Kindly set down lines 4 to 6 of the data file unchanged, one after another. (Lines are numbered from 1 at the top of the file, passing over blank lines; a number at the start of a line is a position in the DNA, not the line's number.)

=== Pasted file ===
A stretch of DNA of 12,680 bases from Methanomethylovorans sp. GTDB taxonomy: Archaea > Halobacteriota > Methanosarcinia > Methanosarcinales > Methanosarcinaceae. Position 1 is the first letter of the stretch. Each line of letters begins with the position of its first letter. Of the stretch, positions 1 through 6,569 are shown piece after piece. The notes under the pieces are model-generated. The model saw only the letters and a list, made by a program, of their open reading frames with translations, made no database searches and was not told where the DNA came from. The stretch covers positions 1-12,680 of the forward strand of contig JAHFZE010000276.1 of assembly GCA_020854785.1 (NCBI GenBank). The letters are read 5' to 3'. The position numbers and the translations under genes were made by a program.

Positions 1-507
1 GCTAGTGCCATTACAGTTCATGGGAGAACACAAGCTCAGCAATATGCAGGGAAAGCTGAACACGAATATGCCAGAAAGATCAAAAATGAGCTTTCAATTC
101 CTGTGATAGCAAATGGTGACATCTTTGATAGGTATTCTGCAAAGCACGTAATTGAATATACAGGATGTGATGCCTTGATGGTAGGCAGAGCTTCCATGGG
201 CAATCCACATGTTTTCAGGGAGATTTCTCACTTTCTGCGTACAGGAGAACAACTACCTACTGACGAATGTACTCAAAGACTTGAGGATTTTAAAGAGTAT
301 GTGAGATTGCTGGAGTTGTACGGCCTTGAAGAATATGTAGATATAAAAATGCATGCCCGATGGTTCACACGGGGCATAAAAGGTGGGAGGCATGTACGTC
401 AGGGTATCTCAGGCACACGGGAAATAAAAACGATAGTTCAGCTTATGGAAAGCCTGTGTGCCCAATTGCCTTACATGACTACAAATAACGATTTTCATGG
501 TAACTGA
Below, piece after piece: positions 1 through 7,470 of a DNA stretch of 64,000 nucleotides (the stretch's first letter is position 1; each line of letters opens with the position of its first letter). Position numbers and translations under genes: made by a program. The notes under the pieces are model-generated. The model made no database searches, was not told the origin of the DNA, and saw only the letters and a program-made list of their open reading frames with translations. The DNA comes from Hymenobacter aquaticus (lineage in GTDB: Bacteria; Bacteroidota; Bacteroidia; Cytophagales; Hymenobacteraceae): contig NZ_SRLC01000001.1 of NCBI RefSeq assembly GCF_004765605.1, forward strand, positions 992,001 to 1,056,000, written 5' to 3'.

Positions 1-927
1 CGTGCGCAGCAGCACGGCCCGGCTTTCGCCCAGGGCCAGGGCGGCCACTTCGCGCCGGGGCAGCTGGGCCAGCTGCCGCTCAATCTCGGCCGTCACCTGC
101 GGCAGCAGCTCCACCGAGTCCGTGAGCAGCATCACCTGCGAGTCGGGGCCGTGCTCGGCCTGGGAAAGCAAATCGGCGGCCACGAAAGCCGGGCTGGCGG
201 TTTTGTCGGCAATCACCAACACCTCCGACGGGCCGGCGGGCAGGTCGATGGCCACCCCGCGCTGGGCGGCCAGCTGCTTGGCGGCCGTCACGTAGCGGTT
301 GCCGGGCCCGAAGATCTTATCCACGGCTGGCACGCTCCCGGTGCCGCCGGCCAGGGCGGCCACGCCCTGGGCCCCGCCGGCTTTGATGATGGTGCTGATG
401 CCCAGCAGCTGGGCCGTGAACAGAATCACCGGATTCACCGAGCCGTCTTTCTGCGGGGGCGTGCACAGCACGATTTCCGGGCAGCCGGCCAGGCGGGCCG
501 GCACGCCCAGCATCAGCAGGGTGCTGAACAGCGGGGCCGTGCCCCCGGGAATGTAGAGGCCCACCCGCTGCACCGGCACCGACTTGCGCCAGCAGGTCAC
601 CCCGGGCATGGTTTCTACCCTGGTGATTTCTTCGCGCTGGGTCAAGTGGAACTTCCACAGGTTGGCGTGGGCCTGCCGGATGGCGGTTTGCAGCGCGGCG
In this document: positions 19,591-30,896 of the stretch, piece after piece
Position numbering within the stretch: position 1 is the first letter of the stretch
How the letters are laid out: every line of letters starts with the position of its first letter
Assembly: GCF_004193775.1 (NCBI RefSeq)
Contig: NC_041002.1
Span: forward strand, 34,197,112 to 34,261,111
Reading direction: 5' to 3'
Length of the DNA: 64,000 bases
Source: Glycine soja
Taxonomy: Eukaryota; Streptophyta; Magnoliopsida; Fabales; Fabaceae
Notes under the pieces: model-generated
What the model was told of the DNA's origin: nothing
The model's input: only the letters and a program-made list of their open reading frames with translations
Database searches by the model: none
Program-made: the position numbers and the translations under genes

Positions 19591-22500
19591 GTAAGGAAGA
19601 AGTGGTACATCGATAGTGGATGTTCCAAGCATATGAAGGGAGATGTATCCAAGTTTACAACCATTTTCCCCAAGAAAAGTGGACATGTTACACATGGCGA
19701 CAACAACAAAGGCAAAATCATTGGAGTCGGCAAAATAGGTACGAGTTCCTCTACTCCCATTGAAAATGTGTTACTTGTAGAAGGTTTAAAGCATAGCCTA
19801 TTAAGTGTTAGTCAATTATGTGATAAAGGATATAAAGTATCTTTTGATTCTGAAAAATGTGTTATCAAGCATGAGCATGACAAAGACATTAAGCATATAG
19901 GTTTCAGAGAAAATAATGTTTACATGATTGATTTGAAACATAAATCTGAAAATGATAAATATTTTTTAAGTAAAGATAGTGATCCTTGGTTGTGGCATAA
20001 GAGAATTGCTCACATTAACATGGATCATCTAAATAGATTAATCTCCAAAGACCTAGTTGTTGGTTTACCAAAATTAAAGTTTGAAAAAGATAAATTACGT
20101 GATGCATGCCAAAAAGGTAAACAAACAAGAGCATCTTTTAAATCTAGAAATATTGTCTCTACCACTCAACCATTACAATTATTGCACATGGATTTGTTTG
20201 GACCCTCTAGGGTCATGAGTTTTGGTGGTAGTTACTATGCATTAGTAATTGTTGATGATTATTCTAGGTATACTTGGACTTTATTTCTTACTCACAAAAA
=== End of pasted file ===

101 CTGTGATAGCAAATGGTGACATCTTTGATAGGTATTCTGCAAAGCACGTAATTGAATATACAGGATGTGATGCCTTGATGGTAGGCAGAGCTTCCATGGG
201 CAATCCACATGTTTTCAGGGAGATTTCTCACTTTCTGCGTACAGGAGAACAACTACCTACTGACGAATGTACTCAAAGACTTGAGGATTTTAAAGAGTAT
301 GTGAGATTGCTGGAGTTGTACGGCCTTGAAGAATATGTAGATATAAAAATGCATGCCCGATGGTTCACACGGGGCATAAAAGGTGGGAGGCATGTACGTC